How to pay for your education

This week economist Tyler Cowen wrote a Bloomberg piece on a new idea in education. Lambda school is a new startup that tries to somewhat level the playing field when it comes to education. Instead of paying tuition upfront students can opt for an income share agreement. Basically, they don't pay anything while they attend university but agree to pay a share of their income once they get a job. For example, Lambda school offers a scheme where you pay $0 upfront, and then 17% of your income for the first two years of your job (but only if you make $50k+). If you earn exactly 50k in your job after graduation, you pay $708 a month for 24 months, which makes a total of $17,000. One the one side, this is far less in total than students at private universities in the US pay in a year.  However, it's more in monthly payments than students pay on their student loans. 

Lambda's main objective is to make education about students finding well-paying jobs. They offer courses mainly for the tech-industry for which the required skills can be difficult to attain without proper education and coding classes can be too expensive for many people to afford. In this sense Lambda offers a great deal to students: they only have to pay if Lambda is successful in their mission. They even have a career development team focussed on advising students for the career market. 

Cowen talks about the idea of income-sharing agreements more generally. They offer a greater incentive for investments into students future. If the institution that is teaching you owns a share in your future income they have a greater incentive to properly educate you and make sure you actually do get a high paying job. With this type of equitization (in Cowen's words) students that earn more pay more in tuition than those who earn less. More importantly, this type of agreements opens the doors for talented and driven people from low-income background that might not otherwise be able to afford this type of education. Cowen also talks about the adverse selection problem he sees with this. Adverse selection is a situation in economics when one party has more information about their abilities than others. In this case, prospective students know more about their work-ethic and skills than does the university. If the majority of students are less hard working and might not find a high paying job this model could fail. Furthermore, what about careers in lower income fields, or where success is less likely?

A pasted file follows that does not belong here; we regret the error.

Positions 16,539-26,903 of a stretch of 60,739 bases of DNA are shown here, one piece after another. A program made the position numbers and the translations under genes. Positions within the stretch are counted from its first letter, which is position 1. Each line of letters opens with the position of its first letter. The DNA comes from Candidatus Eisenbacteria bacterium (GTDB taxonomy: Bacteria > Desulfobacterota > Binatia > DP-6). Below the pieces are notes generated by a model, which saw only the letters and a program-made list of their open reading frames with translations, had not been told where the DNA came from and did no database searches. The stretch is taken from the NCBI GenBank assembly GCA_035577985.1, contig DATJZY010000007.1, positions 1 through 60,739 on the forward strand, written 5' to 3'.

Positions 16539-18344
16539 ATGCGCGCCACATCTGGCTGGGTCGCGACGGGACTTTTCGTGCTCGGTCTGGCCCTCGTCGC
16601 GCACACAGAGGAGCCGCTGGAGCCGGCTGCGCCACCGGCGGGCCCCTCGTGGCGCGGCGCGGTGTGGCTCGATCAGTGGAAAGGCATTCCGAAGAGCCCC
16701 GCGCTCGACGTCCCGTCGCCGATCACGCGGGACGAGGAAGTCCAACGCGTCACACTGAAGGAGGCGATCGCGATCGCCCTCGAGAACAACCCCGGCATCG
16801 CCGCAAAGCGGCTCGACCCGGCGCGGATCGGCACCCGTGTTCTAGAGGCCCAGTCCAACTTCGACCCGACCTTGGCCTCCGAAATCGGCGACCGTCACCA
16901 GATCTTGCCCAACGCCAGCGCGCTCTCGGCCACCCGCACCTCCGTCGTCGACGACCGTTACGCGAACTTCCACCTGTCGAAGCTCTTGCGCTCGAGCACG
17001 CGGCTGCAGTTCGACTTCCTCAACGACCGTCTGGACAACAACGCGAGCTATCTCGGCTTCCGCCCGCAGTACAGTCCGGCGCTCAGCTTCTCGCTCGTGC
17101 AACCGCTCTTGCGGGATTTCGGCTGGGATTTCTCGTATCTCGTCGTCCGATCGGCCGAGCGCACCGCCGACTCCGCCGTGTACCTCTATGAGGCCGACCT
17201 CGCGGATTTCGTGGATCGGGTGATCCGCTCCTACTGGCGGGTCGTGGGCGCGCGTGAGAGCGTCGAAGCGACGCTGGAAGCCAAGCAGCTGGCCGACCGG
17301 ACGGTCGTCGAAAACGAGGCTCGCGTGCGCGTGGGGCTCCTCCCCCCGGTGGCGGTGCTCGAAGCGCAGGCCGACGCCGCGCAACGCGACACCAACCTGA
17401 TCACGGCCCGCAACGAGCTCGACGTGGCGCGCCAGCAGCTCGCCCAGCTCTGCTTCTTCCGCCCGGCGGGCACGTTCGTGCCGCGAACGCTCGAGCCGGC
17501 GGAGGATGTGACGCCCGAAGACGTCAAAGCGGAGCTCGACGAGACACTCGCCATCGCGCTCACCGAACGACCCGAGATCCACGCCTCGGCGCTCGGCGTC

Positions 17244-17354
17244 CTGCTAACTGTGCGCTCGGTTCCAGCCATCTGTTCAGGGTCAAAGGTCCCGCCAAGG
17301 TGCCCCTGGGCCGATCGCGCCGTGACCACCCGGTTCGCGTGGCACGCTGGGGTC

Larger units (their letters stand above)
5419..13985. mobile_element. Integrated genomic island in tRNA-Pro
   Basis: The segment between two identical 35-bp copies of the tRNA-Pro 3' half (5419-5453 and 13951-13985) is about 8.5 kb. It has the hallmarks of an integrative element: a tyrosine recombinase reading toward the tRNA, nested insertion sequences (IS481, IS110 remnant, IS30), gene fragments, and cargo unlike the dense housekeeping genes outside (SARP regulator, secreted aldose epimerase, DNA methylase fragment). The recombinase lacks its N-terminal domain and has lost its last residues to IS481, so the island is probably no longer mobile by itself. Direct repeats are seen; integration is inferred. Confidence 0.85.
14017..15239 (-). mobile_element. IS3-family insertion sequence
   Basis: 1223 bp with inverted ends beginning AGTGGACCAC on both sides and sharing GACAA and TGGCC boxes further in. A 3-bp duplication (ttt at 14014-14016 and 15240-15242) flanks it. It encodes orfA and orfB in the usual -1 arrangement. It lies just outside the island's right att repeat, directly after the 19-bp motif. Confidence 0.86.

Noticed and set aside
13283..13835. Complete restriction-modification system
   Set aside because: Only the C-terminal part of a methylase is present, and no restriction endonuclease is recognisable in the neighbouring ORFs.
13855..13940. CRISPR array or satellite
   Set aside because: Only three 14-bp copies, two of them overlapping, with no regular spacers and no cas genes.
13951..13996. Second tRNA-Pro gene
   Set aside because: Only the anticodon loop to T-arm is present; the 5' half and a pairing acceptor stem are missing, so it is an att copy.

For now, Lambda school offers only courses in tech-related industries and seems to work out quite well, for the school and its students. To see if this idea is truly successful and worth pursuing by more institutions will depend on the long term effects, but it's an innovative and new way to think about education, which is highly valuable in a time when total student loan debt runs as high as $1.56 trillion in the United States. Students shouldn't have to take on this enormous amount of debt and this new idea might change the system so that they don't have to. 


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